A Blessing on the Moon

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Algonquin Books, Sep 7, 2010 - Fiction - 272 pages
3 Reviews
Joseph Skibell’s magical tale about the Holocaust—a fable inspired by fact—received unanimous nationwide acclaim when first published in 1997.

At the center of A Blessing on the Moon is Chaim Skibelski. Death is merely the beginning of Chaim’s troubles. In the opening pages, he is shot along with the other Jews of his small Polish village. But instead of resting peacefully in the World to Come, Chaim, for reasons unclear to him, is left to wander the earth, accompanied by his rabbi, who has taken the form of a talking crow. Chaim’s afterlife journey is filled with extraordinary encounters whose consequences are far greater than he realizes.

Not since art Spiegelman’s Maus has a work so powerfully evoked one of the darkest moments of the twentieth century with such daring originality.
 

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LibraryThing Review

User Review  - suesbooks - LibraryThing

the first chapter was a use of magical realism that i thought was done well. it involved a polish child who was horrified by her family's behavior toward jews. however, the rest of the book about losing the moon did not work for me. Read full review

LibraryThing Review

User Review  - the_awesome_opossum - LibraryThing

Contrary to Chaim Skibelski's expectations, the World to Come has not, since his death in a Polish pogrom. Instead, he and his fellow killed Jews are stuck in an in-between not-life, uncertain where ... Read full review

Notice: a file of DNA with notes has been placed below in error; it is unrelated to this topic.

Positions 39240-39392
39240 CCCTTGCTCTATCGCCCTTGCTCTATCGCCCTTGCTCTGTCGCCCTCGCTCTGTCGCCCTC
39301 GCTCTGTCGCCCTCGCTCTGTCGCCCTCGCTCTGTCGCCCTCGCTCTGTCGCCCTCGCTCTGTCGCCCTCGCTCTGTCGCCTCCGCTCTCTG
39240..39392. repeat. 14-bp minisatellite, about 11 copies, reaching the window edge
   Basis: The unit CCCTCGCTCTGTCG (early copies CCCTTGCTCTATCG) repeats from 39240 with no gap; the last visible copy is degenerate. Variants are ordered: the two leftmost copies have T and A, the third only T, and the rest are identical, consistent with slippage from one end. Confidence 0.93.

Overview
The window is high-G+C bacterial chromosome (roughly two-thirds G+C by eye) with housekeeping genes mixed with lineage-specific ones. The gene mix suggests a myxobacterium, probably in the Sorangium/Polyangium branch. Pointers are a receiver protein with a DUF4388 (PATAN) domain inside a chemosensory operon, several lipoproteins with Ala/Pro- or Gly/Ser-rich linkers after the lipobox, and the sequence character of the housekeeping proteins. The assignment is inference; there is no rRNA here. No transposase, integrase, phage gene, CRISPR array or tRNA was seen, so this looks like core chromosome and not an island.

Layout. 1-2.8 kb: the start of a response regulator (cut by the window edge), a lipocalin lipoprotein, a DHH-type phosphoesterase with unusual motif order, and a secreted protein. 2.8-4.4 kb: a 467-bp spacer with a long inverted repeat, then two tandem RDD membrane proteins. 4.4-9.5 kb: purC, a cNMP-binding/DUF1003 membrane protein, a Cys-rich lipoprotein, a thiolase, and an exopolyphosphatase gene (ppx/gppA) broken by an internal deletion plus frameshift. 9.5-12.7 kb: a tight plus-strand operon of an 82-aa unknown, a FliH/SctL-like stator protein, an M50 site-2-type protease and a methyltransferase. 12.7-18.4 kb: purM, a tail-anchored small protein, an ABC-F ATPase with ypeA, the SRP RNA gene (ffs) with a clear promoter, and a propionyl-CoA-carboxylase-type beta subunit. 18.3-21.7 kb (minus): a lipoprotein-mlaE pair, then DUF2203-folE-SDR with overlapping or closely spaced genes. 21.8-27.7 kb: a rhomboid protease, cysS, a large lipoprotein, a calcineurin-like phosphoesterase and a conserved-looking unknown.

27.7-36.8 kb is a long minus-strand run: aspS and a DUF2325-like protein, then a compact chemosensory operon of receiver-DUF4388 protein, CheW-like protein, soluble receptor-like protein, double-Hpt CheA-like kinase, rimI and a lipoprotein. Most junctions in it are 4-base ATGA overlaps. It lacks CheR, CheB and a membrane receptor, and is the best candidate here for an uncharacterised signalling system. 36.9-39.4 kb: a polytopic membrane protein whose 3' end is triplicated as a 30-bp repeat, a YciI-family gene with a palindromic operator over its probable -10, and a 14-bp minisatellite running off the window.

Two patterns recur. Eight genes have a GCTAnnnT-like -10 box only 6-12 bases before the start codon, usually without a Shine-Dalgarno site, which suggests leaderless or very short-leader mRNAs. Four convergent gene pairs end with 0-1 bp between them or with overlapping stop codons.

Selected pages

Contents

THE COLOR OF POISON BERRIES
69
THE SMALLER TO RULE BY NIGHT
189
INTERVIEWS WITH JOSEPH SKIBELL
259
The Ester and Chaim Skibelski family
269
QUESTIONS FOR DISCUSSION
271
Copyright

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About the author (2010)

Possessing “a gifted, committed imagination” (New York Times), Joseph Skibell is the author of three novels, A Blessing on the Moon, The English Disease, and A Curable Romantic; the forthcoming collection of nonfiction stories My Father’s Guitar and Other Imaginary Things; and another forthcoming nonfiction work, Six Memos from the Last Millennium: A Novelist Reads the Talmud. He has received numerous awards, including the Rosenthal Foundation Award from the American Academy of Arts and Letters, a National Endowment for the Arts Fellowship, the Sami Rohr Award in Jewish Literature, Story magazine’s Short Short-Story Prize, and the Turner Prize for First Fiction.

As director of the Richard Ellmann Lectures in Modern Literature from 2008 to 2015, he sang and played guitar onstage with both Margaret Atwood and Paul Simon. A professor at Emory University, Skibell has also taught at the University of Wisconsin and the Michener Center for Writers at the University of Texas. Recently a Senior Fellow at the Bill and Carol Fox Center for Humanistic Inquiry, he is the Winship Distinguished Research Professor in the Humanities at Emory University. A native Texan, he lives mostly in his head.

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